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Subject: Re: [docbook-apps] wanting to understand the use of attributes in xsl templates

Hi Geoff,

[I know this reply is over two weeks late, but I am a bit behind
reading this list.  I didn't see any replies to your post, so here's

On Fri, Dec 02, 2005 at 12:45:25PM +1100, Geoff Purchase wrote:

> Now that I'm trying to achieve the same result for my PDF output,
> things are a bit different.  The default template for <phrase> in
> fo/inline.xsl is:
> <xsl:template match="phrase">
>  <xsl:call-template name="inline.charseq"/>
> </xsl:template>
> If I create a new template in my customisation layer as:
> <xsl:template match="phrase[@role='red']">
>  <fo:inline color="red">
>    <xsl:apply-imports/>
>  </fo:inline>
>  <xsl:call-template name="inline.charseq"/>
> </xsl:template>
> I get the text wrapped in <phrase role="red"> as red text *and* the
> same text in black.  Removing the call to inline.charseq seems to
> work.

That's exactly the expected behaviour here.  The 'xsl:apply-imports'
looks for a matching template in the set of templates you've imported
with your customisation layer---that is, the standard DocBook XSLT
templates.  In this case, it matches on 'phrase' alone (since there's
no more specific template in the standard XSLT).  As you've noted
above, that template contains a call to the 'inline.charseq' named
template, and it's this template that emits the text between your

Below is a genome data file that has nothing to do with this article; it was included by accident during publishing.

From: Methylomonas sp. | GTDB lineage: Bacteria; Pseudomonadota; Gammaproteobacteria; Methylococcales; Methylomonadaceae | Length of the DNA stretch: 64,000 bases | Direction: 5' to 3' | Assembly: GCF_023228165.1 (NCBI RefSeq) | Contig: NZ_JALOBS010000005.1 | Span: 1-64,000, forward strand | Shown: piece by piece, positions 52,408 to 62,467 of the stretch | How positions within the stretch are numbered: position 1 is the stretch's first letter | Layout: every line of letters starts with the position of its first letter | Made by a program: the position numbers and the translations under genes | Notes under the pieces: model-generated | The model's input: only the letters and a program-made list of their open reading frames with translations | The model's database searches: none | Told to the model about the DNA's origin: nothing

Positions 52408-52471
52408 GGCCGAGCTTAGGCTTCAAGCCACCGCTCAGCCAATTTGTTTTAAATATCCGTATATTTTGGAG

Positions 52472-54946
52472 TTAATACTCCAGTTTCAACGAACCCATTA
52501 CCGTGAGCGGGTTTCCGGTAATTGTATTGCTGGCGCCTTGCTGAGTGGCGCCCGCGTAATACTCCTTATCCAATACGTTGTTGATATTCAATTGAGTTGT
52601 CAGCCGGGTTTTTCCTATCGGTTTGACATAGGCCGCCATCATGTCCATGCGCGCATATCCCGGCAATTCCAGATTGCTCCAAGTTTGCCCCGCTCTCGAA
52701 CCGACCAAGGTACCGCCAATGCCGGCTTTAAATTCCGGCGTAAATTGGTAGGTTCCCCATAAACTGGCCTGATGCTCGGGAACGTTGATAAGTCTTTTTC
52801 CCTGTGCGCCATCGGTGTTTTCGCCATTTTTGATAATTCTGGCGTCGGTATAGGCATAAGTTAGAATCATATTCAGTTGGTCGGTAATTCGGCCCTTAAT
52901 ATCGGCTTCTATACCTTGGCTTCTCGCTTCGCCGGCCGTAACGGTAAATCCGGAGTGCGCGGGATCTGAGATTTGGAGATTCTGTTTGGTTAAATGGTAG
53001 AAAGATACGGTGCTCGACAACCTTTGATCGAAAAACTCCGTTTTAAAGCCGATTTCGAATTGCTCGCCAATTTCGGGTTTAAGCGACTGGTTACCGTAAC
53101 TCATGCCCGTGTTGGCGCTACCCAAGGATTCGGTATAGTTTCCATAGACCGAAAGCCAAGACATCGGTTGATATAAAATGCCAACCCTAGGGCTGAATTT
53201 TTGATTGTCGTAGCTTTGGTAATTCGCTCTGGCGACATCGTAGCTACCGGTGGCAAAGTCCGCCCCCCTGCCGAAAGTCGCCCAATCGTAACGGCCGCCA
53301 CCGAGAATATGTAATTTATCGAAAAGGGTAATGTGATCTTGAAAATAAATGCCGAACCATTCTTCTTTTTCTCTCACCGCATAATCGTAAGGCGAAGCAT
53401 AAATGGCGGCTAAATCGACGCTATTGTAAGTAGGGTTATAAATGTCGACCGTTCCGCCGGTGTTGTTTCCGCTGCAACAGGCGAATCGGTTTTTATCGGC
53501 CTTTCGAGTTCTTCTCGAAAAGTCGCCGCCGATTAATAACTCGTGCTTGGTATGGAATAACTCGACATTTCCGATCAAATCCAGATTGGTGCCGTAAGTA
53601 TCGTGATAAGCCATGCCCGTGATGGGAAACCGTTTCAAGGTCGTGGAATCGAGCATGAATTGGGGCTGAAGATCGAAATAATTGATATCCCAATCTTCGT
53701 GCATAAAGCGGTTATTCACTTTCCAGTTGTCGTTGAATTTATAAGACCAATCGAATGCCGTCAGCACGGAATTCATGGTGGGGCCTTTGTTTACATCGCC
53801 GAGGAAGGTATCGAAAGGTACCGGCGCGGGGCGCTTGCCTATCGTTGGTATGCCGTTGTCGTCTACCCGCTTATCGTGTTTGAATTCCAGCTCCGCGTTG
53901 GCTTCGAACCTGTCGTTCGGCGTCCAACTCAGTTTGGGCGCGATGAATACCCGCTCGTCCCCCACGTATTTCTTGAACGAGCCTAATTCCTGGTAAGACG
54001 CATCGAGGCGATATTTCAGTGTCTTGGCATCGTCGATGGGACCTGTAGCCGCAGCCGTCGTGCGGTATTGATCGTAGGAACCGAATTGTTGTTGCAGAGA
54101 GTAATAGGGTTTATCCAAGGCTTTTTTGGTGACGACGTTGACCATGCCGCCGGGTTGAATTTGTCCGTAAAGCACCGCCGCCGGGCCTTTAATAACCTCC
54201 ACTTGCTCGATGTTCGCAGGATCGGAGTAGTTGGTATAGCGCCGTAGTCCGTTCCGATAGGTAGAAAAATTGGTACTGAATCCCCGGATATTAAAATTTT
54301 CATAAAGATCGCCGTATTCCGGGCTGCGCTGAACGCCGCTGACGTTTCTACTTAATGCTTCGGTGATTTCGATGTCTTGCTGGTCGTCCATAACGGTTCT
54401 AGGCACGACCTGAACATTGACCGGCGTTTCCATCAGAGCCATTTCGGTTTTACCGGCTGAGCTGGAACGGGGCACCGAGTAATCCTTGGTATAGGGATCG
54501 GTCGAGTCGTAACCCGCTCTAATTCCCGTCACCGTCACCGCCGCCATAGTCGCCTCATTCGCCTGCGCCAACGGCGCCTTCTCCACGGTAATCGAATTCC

'fo:inline' tags.  You're then calling it again, so it emits the text
again, this time unadorned and hence in black.  As you note, removing
your additional call to this named template fixes the problem.  There
is nothing unexpected here.

> Question 1.  If I have 
>    <para>Blah blah <phrase role="red">some text</phrase> blah
>    <phrase>other text</phrase>.</para>
> will the first <phrase> only call the template that has
> [@role='red'] or will it call both templates?

It is always the case that only the most specific matching template is
called.  If you have a template for 'phrase[@role="red"]', then that's
the one which will be matched by the first 'phrase' above.  If you had
an element 'phrase role="foo"', but didn't have a corresponding
template, then the 'phrase' template would match instead.

> Question 2.  What named colours are supported by FOP?  For my html
> output I'm using CSS with the basic 16 named colours (aqua, black,
> blue, fuschia, etc) and I would like to use the same names in my PDF
> output.

This I don't know.  Check the FOP website.

> Question 3.  Assuming everything will work as I hope, how do I
> reference the role attribute as a variable instead of creating 16
> almost identical templates (1 for each colour)?

One solution would be to do this:

<xsl:template match="phrase[@role='red']|phrase[@role='blue']|...">
  <fo:inline color="{@role}">

Having said all of that, I've just got to ask: why?  Why do you want
to fix presentation-level characteristics in your semantic markup?
(Obviously, I have no idea what you're writing, and there may be a
very good reason for doing it this way.)


w  http://logicsquad.net/
h  http://paul.hoadley.name/

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